Photo of a solar array overlooking a city with train, bridges, and buildings
Solar array on the roof of a multifamily apartment building in Brooklyn, NY
Bright Power, Inc.

Say you want to power your home with clean energy and lower your electricity bills, but you live in an apartment building or other multifamily home, you don’t own the roof over your head, or your roof isn’t suitable for a solar energy system. Fortunately, you can still reap the benefits of renewable power by subscribing to a community solar project.

With community solar, multiple customers sign up to buy electricity from a shared solar project, typically installed near where they all live. These projects can be built in many locations—on public buildings, private lands, brownfields like landfills, or even the roof of an apartment building. Depending on the size of the project and the amount of energy the customer buys from it, community solar can provide electricity for a handful of households or hundreds of homes and businesses. Typically, subscribers get a credit on their monthly electric utility bill for the energy produced by their portion of the project, lowering their home’s energy cost.

There’s more than one way to get community solar. Community solar projects are often owned by utilities or third-party developers, so subscribers can go solar without worrying about installation, permitting, or maintenance of the system. But some community solar projects are community-owned, where individuals set up a limited liability company (LLC) and handle all those things so that the project meets their needs and builds wealth in their community. And if you join a solar co-op to get community solar, you and your neighbors, including local businesses, can invest in a community solar project and earn a return on your investment, even if you don’t receive any energy from the project itself.

Starting or signing up for a community solar project in your area varies depending on location. State and local policy, as well as guidelines from your utility provider, can play a big role in how the project is designed. You’ll find over 1,600 community solar projects across 39 states and the District of Columbia, but 72% of them are in only four states: Minnesota, Florida, Massachusetts, and New York. Meanwhile, 21 states and the District of Columbia have passed laws to encourage or require community solar.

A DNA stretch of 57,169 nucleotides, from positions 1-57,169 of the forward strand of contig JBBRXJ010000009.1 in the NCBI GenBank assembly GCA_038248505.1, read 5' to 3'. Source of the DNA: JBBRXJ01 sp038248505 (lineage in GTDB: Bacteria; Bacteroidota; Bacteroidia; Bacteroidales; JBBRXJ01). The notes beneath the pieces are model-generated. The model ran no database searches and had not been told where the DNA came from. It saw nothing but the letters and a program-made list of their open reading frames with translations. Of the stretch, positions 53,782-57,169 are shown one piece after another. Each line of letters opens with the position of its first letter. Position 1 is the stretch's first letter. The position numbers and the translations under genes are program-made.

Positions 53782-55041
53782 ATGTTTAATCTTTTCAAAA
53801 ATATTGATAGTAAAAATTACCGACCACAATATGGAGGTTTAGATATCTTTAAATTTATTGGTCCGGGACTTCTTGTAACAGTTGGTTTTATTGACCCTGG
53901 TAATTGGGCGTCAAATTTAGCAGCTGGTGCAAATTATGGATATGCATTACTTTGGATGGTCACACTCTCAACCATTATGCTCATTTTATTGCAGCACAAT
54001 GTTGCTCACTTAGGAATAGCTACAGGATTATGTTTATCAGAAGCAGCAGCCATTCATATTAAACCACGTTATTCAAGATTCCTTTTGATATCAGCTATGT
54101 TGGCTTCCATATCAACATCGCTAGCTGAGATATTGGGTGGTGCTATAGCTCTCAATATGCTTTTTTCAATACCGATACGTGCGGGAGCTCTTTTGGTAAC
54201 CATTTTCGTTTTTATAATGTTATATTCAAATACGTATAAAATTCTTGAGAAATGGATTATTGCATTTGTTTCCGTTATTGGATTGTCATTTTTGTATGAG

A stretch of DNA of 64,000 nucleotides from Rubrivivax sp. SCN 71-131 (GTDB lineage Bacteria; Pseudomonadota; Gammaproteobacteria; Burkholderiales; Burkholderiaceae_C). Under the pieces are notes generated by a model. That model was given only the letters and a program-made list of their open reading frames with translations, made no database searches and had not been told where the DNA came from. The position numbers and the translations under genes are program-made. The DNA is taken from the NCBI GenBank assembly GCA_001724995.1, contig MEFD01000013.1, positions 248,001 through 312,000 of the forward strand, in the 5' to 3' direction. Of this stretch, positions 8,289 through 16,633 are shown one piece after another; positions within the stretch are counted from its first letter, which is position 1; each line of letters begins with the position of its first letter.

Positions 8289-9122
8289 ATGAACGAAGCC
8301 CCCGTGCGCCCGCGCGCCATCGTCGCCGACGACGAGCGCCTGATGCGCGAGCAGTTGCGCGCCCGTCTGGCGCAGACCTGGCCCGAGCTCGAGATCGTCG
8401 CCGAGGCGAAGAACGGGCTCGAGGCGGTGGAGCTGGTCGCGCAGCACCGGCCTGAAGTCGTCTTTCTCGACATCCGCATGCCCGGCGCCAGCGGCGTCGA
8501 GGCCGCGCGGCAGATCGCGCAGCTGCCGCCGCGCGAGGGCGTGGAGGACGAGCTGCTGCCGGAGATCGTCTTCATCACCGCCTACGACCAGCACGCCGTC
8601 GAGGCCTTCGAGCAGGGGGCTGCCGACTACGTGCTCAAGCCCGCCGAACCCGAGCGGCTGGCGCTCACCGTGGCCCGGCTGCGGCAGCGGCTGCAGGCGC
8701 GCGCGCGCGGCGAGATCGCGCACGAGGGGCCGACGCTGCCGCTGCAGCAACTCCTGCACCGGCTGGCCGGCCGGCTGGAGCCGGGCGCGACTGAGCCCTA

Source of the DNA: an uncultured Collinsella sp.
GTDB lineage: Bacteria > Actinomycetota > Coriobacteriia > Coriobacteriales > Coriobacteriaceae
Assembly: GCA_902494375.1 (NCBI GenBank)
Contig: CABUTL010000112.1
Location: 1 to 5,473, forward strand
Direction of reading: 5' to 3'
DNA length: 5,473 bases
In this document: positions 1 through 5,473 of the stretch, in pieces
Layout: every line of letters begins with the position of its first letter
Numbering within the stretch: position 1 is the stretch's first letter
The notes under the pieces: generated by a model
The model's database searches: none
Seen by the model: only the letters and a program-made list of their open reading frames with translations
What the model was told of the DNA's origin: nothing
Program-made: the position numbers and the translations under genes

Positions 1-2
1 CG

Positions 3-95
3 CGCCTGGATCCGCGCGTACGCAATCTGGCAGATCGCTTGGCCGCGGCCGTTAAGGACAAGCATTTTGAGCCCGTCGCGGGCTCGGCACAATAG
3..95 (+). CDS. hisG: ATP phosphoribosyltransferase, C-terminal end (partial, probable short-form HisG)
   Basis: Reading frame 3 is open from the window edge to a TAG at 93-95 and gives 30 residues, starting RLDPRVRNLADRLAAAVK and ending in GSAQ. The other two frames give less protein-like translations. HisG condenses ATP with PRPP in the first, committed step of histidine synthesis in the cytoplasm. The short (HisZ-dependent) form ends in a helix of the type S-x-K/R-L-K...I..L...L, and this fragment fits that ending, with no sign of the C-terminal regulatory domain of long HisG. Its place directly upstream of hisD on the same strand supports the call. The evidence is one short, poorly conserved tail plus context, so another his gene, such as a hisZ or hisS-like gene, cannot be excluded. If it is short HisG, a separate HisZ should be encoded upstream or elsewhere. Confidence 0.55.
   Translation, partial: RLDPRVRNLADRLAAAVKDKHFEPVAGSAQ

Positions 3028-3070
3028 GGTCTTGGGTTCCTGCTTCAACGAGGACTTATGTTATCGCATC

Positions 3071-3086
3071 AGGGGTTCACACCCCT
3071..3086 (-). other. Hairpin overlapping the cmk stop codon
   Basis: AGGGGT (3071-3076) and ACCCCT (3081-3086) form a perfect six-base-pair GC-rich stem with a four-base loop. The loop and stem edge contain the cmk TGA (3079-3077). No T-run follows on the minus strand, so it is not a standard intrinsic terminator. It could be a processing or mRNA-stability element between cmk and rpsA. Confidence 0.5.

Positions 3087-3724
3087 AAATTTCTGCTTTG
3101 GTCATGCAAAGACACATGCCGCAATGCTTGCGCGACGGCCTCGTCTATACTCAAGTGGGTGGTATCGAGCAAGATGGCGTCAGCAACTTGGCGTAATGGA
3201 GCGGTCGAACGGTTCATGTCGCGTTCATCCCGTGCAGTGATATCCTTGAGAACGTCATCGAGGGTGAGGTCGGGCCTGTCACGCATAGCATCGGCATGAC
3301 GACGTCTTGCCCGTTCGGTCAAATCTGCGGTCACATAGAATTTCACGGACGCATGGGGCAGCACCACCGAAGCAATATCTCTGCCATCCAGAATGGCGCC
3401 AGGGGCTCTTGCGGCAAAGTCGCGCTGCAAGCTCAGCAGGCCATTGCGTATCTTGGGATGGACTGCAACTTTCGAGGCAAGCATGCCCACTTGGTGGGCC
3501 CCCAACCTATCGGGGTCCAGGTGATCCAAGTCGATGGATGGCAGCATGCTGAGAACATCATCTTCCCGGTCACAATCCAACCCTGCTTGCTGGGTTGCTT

Since 2019, the U.S. Department of Energy (DOE) Solar Energy Technologies Office has been working to expand community solar through the National Community Solar Partnership—a coalition of stakeholders who are working to enable community solar systems to power the equivalent of 5 million households by 2025, creating $1 billion in energy bill savings. The partnership provides free resources, networking opportunities, and technical assistance so Americans can design and implement community solar projects.

If the internet and your local utility have told you there is no community solar project in your neighborhood, or you’re ready to help others gain access to community solar, join the partnership! You’ll have access to an online platform and webinars so you can engage with DOE staff and other partners; get technical assistance and insights from DOE, the national laboratories, and independent third-party experts; and have a chance to be a part of a network of community solar supporters and work address common barriers to wider solar adoption.

If you want to see a new community solar project in your area, this guide from the National Renewable Energy Laboratory is a helpful resource for community organizers, solar energy advocates, government officials, and utilities.

With nearly half of U.S. households and businesses lacking a suitable rooftop for solar energy systems, DOE is encouraging—and empowering—neighborhoods across the country to build community solar projects to give more Americans access to equitable, affordable, renewable energy.